So to go with my 1915 picnic dress, I needed a hat to shade my delicate complexion from the sun (or something like that). I tried using my flowered Edwardian hat but it seemed too elaborate for the relatively casual dress, so I went looking for something new.
Since it’s summer there are plenty of straw hats available, but most of them are pretty floppy and that wasn’t what I was going for. I thought I’d start with something more boater-shaped, but apparently I was cutting it a bit close time-wise because most of the cheap boater options online had a 2-3 week shipping time, which was too late for my upcoming picnic.
I ended up with a costume gondolier hat, which is coarser straw than I would’ve liked, but it looked about right. Many purchasers complained that the crown was too shallow and the head circumference was too big, making it sit oddly on the head, but one reviewer (a woman after my own heart) noted that it was perfect for puffy Victorian/Edwardian hairstyles, which I thought made it worth a try.
I started off by just tweaking the shape of the hat slightly, running some hot water over it and shaping it over a kitchen canister like I did with my cowboy hat Regency bonnet. I pushed the crown up so it domed a bit, making more room for the head, and bent the brim down a few degrees so it wouldn’t flip upwards like a sombrero anymore. Interestingly, this completely solved the “crown is too loose” problem, and it was perfectly wearable (even without puffy hair) from then on.
Then I decided that I wanted to try something a bit more creative. In reviewing some vintage hat advertisements I particularly liked the shape of the one in the lower left corner of this ad:
I wet the hat again, put it on, and rolled the brim up on one side in a curve. I kept using my hands to coax the hat into the rolled shape as I hit it with a blast from a hair dryer to keep it in place. The hat didn’t get completely dry at this point, but the shape was set enough that I felt comfortable leaving it overnight to dry the rest of the way. Once dry, it was set firmly in place.
Note: this technique works much better with woven hats than with hats made of sewn rows of braid, because the weave has a lot more “give” to it compared to the stitched braid, which is constrained by the thread. That being said, I’d have preferred a slightly narrower straw– this one was pretty coarse, since it was just a costume hat.
I also decided that I didn’t much care for the greenish color of some of the straw, and gave the hat a quick wash of diluted beige paint, sealed with diluted Mod Podge (original satin finish, not gloss)– the thin paint allowed some of the natural straw color variation to show through, and the Mod Podge mimicked some of the natural shine without making it too plastic-y looking. (no picture because it’s hard to depict the subtle difference in color)
At this point I determined that the inside of the crown was getting a little rough– in order to keep the straw ends from catching on my hair, I whipped up a quick lining from some of my original canteloupe-dyed voile. I basically made a tube of fabric and hand-stitched the edges around the inside of the crown (the stitching will be hidden by the hat band once I add it), then pleated the rest of it so it lined the crown nicely. I tacked the pleats down with tiny stitches that don’t show much from the top of the hat, and while the inside isn’t the neatest it’s adequate for my needs.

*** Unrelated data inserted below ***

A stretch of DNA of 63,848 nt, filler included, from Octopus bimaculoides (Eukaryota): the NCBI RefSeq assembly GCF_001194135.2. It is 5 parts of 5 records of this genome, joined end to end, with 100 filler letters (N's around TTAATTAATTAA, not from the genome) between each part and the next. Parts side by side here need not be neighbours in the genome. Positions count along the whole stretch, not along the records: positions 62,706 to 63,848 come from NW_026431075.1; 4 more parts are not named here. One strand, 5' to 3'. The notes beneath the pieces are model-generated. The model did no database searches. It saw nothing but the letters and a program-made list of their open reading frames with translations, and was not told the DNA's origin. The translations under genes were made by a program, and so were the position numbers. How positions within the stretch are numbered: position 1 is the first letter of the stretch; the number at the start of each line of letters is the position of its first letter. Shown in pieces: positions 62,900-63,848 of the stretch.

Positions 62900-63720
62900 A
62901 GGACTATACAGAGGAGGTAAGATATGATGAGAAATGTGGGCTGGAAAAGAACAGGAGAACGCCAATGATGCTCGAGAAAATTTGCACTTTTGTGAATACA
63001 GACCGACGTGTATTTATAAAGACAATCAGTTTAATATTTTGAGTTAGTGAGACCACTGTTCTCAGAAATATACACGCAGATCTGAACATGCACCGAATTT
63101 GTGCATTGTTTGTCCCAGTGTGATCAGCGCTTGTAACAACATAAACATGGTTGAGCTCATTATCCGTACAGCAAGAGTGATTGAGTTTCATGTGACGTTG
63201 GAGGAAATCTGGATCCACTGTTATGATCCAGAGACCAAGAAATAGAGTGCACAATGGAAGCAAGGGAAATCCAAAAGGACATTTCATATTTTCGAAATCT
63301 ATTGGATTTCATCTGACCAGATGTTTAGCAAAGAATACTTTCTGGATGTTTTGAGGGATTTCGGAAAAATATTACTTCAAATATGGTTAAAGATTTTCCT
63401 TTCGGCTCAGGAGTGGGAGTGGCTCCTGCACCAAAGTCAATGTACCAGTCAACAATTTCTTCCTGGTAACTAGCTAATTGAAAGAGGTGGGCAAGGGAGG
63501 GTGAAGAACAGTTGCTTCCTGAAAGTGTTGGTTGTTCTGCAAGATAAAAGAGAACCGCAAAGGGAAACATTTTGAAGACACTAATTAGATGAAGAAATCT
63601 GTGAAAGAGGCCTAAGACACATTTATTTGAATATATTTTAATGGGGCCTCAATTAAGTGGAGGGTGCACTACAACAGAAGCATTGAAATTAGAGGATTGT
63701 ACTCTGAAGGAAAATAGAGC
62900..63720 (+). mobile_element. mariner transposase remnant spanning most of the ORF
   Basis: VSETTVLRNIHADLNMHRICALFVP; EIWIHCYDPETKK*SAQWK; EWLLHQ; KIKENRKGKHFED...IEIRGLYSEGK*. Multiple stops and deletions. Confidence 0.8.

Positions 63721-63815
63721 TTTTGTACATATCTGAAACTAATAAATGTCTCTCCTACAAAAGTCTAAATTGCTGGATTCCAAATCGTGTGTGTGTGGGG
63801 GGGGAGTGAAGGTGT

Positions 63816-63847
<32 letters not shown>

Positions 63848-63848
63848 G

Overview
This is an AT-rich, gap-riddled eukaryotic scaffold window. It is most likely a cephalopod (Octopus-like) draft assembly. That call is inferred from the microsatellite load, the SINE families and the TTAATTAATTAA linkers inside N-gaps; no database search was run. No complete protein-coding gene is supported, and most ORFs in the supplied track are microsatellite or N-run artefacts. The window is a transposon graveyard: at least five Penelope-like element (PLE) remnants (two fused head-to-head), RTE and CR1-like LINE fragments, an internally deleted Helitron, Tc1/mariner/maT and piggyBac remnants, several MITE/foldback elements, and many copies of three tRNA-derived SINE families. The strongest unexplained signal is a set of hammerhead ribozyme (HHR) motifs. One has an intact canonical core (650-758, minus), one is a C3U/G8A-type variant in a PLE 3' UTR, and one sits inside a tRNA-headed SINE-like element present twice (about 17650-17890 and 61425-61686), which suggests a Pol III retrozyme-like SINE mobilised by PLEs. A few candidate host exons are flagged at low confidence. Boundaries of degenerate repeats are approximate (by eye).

To decorate, I decided to keep things simple and just make a band with a big, fluffy bow. Easy, right? Well, kind of.
First I made a wide band of the voile with narrow-hemmed edges and wrapped it around the crown, tacked down in a few places with hand-stitches to give it a casually gathered look. I overlapped the ends halfway between center front and the non-rolled side of the hat and stitched them down.
Then I wanted to make a bow. A big bow. A big, exuberant bow. The only problem was, my fabric didn’t have nearly enough body to make such a bow, and I didn’t want to go to the trouble of locating wired ribbon to match. So I had to make my own.
First I cut a long strip of my fabric and zig-zagged both long edges to finish them. Then I took some craft wire (24 gauge) and ran it along each long edge, folding a tiny hem to enclose the wire and then carefully stitching along it to make sure I didn’t accidentally hit the wire with the needle. I probably could’ve done this in one step, zig-zagging over the wire, but I was too paranoid about breaking my needle.
Once I was done stitching the wire into the fabric, I had another problem– the fabric was too flimsy. It sagged between the wires and buckled unattractively rather than keeping its shape.
I shouldn’t have been surprised– it’s a very fine lawn, so it doesn’t really have any natural body– but I definitely had to do something about it. I decided to try starching the ribbon to give it some stiffness– a quick search online uncovered a recipe for homemade starch made from Elmer’s glue. You just dilute it using 1 tbsp. of glue per cup of water, and then dip your fabric into it and let dry thoroughly. Once it’s dry the fabric will be stiff, and ironing it smoothes out any residual wrinkles and leaves the stiffness in.
I used it to make the loops of a nice big double bow, which I stitched to the hat to cover the ends of the hatband, and I was done! I love this bow so much– it’s so light and airy and it sets off the hat perfectly.
I will definitely remember the wire-and-starch technique for making wired ribbon in the future. Not sure how well non-cotton fabric would take to starching, but I’m sure I can think of something! And even if I’m restricted to cotton, I can’t think of a cheaper way to get 5″ wide wired ribbon in the color I’m looking for.